Tertiary education students within the university/college setting are ideal targets for lifestyle interventions aimed at improving health behaviors. Within this setting, students are often surrounded by an abundance of research expertise, multi-disciplinary health professionals, and world-class facilities and resources making this potentially an ideal health-promoting environment. Additionally, students are in a learning environment and are still at an age where health behaviors that impact on health later in life can be improved. Therefore, there is significant scope for implementation of lifestyle interventions to improve the health of this group that represents a significant proportion of our population.

The State Archives, in conjunction with Ohio's Department of Administrative Services (DAS) Office of Policy and Planning (OPP), formed the Electronic Records Committee (ERC) to draft policy and guidelines for electronic records. Membership, drawn from policymakers, records managers, IT personnel, archivists, and librarians from various state agencies, universities, libraries and historical societies, is limited to 30-35 people who are committed to working towards solutions to electronic records issues.

As the archives administration for the state of Ohio, Ohio History Connection organized the Ohio Network of American History Research (ONAHR) Centers in 1970 to provide for the preservation of historically valuable local government records. Composed of four state universities and Ohio's two largest historical organizations, the network members preserve and make available all forms of documentation relating to Ohio's past.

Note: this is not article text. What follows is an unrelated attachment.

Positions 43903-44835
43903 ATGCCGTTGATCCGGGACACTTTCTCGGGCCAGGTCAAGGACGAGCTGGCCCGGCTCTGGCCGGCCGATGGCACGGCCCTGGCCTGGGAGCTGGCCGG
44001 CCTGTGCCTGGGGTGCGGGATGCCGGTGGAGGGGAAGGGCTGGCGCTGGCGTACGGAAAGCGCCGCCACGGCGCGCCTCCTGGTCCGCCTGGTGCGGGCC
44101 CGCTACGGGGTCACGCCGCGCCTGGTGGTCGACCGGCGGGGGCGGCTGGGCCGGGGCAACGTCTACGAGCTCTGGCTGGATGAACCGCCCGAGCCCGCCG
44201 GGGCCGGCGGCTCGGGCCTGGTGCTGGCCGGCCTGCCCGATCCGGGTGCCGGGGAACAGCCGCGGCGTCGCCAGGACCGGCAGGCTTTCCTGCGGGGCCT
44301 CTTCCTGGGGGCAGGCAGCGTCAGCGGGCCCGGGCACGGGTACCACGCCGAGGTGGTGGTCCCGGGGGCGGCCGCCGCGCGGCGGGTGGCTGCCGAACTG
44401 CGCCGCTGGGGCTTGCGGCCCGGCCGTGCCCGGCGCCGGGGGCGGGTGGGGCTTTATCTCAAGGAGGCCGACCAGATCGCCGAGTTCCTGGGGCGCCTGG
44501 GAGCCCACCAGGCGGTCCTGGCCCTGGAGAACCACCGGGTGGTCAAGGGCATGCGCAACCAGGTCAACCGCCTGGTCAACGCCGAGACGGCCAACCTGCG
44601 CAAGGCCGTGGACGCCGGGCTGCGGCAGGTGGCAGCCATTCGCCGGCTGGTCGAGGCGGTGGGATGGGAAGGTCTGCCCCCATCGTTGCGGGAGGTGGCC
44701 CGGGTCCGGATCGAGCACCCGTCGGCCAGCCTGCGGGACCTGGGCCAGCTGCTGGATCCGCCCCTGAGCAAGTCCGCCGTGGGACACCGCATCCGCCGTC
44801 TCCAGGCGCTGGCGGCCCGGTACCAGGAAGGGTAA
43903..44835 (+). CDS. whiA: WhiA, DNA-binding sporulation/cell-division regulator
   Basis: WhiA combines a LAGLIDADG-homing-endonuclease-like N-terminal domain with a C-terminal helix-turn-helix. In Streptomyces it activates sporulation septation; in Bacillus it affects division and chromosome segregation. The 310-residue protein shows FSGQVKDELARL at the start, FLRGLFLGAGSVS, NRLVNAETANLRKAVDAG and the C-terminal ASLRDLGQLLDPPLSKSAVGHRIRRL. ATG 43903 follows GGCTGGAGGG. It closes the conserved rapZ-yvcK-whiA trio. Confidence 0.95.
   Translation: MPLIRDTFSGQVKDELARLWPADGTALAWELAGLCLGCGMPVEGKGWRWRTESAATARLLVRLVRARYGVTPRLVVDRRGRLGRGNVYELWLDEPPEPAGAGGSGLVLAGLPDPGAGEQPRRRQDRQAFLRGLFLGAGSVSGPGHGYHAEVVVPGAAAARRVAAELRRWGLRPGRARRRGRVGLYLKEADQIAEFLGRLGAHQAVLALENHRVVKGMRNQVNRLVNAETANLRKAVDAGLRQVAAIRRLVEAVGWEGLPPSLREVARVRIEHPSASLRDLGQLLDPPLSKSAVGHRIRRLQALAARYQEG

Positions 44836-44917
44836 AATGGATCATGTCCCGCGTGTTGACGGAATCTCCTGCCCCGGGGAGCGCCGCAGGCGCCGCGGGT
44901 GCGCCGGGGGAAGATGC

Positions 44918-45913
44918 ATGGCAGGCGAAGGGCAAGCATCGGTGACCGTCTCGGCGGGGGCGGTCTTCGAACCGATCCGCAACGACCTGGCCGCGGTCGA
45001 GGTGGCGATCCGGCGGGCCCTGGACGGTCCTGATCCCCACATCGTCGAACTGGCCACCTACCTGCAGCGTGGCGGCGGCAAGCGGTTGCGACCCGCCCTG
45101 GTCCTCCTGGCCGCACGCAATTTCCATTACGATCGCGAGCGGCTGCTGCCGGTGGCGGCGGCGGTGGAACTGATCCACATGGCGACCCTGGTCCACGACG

--> See the Instructions- RC-1. In the local government entity field use the municipality, county, township, school, library, or special taxing district name (e.g. Perry Township) and the department or unit in the unit field (e.g. Police Department), if applicable. Include a beginning and end-date for the records, as well as a description. Spell out acronyms or explain terms that may not be universally known.

--> See the Instructions- RC-2. In the local government entity field use the municipality, county, township, school, library, or special taxing district name (e.g. Perry Township) and the department or unit in the unit field, if applicable (e.g. Police Department). Do not include dates in your record series, unless the intention is to limit the record series to only those dates. Do include media types. Spell out acronyms or explain terms that may not be universally known. Well formulated descriptions help the State Archives to more accurately determine which records series will require a RC-3 form.

--> Absolutely. If a local historical society, university, or other institution is interested in your records, the institution is required to sign a deposit agreement with the State Archives that guarantees that the organization will provide the public unfettered access to the records, and store them properly. The government is required to document the transfer with an RC-1 or RC-3 sent to the State Archives.


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    Easton Rodriguez